# Would a magnet attract a paperclip indefinitely?

Let's say we have a magnet stuck to a metal bar, suspended above the ground. If I attach a paperclip to the magnet, where is the energy to hold the paperclip coming from (against the force of gravity), and for how long will the paperclip remain there - will it remain there forever?

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When an object is hanging from a hook, where is the energy to hold the object against the force of gravity coming from? –  Sparr Nov 10 '10 at 0:28
@Sparr, good analogy. –  Thomas O Nov 10 '10 at 0:31

When the magnet attracts and moves the paperclip, moving it in the gravitational field of the earth, the energy comes from the potential energy that [in that case] we can associate to the magnetic field.

By attracting the paperclip you increase the gravitational potential energy of the paperclip but you reduce the one it has due to the magnetic field.

You do not need energy to hold the paperclip. As an analogy: when you hold something in your hands, you feel like you are "working" even in a static case; but in mechanics, work = exchange of energy is defined as $W = \int \vec{F} d\vec{s}$.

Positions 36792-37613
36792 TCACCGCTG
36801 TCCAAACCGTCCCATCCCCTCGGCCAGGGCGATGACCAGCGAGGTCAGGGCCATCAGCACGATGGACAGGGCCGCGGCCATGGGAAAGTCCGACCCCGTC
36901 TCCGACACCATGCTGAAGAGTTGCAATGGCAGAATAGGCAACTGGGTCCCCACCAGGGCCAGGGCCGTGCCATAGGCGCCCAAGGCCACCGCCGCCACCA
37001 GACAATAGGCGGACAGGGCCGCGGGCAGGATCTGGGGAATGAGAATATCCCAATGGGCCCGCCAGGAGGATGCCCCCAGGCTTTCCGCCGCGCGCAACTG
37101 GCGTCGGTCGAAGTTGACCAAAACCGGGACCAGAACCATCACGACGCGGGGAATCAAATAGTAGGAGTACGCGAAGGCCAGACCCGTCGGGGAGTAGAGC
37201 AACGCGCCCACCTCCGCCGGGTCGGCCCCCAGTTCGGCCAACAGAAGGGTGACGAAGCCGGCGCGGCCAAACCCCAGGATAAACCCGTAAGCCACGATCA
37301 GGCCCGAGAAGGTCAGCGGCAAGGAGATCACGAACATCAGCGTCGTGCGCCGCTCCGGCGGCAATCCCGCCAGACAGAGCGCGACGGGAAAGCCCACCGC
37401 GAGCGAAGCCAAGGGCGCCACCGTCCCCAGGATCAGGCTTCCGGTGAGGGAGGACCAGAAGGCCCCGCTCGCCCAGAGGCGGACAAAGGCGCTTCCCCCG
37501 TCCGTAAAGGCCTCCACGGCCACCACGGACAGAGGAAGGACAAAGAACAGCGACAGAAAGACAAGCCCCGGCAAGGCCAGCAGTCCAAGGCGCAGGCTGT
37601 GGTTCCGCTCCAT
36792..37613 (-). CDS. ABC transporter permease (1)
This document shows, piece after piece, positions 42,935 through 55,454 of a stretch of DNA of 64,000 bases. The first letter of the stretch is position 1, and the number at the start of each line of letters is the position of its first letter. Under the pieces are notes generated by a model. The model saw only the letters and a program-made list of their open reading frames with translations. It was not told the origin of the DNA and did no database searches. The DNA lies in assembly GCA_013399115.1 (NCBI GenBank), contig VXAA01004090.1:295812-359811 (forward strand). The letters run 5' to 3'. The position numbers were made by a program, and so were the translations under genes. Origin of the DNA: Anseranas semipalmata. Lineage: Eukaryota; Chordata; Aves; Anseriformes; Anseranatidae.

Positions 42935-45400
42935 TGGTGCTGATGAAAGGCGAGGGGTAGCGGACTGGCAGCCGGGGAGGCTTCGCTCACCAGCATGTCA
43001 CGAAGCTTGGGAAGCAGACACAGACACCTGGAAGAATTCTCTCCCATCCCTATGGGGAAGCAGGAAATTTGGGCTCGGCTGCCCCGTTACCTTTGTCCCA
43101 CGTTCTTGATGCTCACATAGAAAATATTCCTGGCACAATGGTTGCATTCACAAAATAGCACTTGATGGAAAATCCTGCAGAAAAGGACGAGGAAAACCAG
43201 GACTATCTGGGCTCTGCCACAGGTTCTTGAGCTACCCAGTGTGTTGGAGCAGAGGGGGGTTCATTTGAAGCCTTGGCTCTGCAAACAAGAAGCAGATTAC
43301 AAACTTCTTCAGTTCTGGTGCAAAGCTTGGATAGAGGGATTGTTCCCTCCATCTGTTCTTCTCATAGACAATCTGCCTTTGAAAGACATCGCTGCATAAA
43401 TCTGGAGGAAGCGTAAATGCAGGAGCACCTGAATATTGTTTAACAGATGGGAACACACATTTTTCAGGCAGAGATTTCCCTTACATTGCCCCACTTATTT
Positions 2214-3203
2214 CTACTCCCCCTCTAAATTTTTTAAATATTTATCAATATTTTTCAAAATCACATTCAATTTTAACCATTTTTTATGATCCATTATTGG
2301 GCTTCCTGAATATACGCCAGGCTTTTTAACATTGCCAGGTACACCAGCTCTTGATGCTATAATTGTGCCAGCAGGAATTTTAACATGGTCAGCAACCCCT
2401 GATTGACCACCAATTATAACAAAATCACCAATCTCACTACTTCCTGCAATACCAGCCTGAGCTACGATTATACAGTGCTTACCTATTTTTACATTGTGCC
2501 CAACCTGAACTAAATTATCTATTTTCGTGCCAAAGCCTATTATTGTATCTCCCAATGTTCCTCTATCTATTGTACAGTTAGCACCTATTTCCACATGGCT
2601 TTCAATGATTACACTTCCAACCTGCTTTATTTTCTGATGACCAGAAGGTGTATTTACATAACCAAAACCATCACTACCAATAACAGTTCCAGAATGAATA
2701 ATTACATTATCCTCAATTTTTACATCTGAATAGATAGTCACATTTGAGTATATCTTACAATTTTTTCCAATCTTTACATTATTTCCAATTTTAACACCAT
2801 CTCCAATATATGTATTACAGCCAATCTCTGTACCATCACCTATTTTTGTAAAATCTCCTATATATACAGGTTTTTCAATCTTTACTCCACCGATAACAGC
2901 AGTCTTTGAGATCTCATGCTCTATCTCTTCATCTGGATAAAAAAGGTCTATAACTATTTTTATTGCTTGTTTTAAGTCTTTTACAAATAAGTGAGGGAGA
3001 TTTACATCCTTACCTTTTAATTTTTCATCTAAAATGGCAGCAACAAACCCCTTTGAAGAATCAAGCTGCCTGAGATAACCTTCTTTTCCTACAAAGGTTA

When the situation is stationary, no energy exchange is involved, no force does no work at all, so it can stay forever.

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Exactly. It is a very important point that no work is done unless an object actually moves a distance. (p.s. Might want to surround your equation with $...$ so the LaTeX shows up?) –  Noldorin Nov 9 '10 at 19:16
Latex is not working for this equation ? It looks OK for me. –  Cedric H. Nov 9 '10 at 19:18
I think your first sentence may be a little misleading, since there is no energy (work) involved. –  David Z Nov 9 '10 at 20:28
@David: I edited to reflect what I meant. I think like that it is OK. –  Cedric H. Nov 9 '10 at 20:35
Sure, I guess that's better. –  David Z Nov 9 '10 at 20:37